WikiLeaks founder Julian Assange’s isolation deepens

The Wall Street Journal reports: Ecuador’s pulling the plug on Julian Assange’s internet connection highlighted the isolation of WikiLeaks, the organization he founded to expose the inner workings of governments and other powerful institutions.

Ecuador said Tuesday that it restricted access to private communications at its embassy in the United Kingdom, where Mr. Assange lives, on concerns that he was meddling in the U.S. presidential election.

In a statement, the Foreign Relations Ministry said the decision to cut off communications at its embassy was to prevent interference in the “internal affairs of other states.”

Some former allies and observers say that after four years confined to the Ecuadorean Embassy in London, Mr. Assange is alienating former supporters and undermining WikiLeaks’ relevance. They cite a series of leaks that they say supported Russian efforts to disrupt the U.S. election and carelessly promoted Turkish government documents exposing the personal information of thousands of ordinary citizens.

WikiLeaks “has pioneered open government but has now gone off the rails in a way that damages the global transparency movement,” said Alex Howard, a senior analyst at the Sunlight Foundation, a group once sympathetic to Wikileaks that backs open-government efforts in the U.S.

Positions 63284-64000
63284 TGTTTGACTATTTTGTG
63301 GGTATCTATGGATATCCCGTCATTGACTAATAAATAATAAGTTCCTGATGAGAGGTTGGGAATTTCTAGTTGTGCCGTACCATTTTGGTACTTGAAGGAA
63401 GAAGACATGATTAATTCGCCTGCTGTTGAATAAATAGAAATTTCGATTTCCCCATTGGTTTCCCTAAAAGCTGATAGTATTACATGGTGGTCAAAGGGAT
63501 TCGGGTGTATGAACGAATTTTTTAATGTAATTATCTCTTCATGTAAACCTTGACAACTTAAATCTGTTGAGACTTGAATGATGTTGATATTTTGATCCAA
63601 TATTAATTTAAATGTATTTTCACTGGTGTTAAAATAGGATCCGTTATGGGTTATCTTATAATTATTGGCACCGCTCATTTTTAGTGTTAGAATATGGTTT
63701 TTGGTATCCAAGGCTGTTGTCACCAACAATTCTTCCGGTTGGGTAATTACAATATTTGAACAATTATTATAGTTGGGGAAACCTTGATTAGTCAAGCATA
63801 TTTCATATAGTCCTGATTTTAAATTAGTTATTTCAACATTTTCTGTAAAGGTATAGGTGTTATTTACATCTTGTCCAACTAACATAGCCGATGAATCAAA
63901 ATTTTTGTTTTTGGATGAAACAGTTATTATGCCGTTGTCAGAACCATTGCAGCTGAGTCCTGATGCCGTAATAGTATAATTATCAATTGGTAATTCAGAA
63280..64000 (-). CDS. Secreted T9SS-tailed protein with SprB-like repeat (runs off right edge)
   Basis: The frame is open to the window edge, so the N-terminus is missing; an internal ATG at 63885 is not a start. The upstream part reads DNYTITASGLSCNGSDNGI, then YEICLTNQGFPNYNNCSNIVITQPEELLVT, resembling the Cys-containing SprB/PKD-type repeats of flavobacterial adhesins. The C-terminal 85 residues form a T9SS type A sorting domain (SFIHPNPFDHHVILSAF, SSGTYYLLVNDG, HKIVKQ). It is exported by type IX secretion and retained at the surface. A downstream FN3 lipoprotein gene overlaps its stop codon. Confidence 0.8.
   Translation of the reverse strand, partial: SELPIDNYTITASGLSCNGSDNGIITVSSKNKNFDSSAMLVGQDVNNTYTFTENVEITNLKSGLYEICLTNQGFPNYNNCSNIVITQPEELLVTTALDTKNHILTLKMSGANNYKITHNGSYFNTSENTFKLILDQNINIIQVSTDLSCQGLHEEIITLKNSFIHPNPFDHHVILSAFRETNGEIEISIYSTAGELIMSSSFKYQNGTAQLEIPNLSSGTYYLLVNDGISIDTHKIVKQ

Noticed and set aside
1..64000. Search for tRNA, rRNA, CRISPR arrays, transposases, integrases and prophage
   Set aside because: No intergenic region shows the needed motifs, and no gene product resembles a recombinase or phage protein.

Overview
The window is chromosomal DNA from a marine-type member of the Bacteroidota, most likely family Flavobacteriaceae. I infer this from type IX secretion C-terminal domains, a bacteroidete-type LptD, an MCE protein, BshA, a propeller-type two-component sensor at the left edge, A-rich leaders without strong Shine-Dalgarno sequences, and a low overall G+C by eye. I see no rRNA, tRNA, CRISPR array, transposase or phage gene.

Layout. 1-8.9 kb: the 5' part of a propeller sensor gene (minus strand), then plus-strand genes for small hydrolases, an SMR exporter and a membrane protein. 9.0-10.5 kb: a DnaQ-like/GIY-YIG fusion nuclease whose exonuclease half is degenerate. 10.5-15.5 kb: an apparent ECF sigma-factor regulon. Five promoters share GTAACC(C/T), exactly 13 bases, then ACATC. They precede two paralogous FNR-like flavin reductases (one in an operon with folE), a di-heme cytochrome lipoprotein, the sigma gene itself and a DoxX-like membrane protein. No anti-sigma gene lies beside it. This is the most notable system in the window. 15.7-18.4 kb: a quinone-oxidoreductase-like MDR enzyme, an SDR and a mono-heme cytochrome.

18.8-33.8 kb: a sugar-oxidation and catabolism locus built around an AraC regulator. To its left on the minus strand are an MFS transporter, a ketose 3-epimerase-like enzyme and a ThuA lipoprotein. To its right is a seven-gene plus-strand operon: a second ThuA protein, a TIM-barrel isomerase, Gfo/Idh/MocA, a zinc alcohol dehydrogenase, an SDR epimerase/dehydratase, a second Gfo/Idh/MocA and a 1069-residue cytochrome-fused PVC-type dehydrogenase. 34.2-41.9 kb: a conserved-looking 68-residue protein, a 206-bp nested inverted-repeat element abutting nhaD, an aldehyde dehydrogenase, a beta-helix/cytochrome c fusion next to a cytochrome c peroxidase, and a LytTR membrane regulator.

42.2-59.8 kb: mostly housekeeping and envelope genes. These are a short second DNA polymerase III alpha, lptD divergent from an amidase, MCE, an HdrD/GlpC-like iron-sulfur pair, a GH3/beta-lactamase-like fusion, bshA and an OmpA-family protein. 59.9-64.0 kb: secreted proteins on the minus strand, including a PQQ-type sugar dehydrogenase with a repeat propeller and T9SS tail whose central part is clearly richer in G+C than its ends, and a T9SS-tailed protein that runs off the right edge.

WikiLeaks’ relationship with Russia has come under particular scrutiny lately after the release of thousands of documents from the Democratic National Committee and allies of Democratic presidential candidate Hillary Clinton. U.S. government officials have accused Russia of conducting those intrusions as part of an effort to influence the U.S. election. Computer-security firm Kaspersky Labs ZAO said another set of documents published on WikiLeaks, known as the Saudi Cables, most likely came from the same hackers who breached the DNC.

There is no evidence of collusion between Russia and WikiLeaks, said Nicholas Weaver, a researcher at the International Computer Science Institute at the University of California, Berkeley. “However, Assange has made it very clear that he’s willing to be a useful idiot for any intelligence service, as long as it furthers his own agenda,” he said. [Continue reading…]

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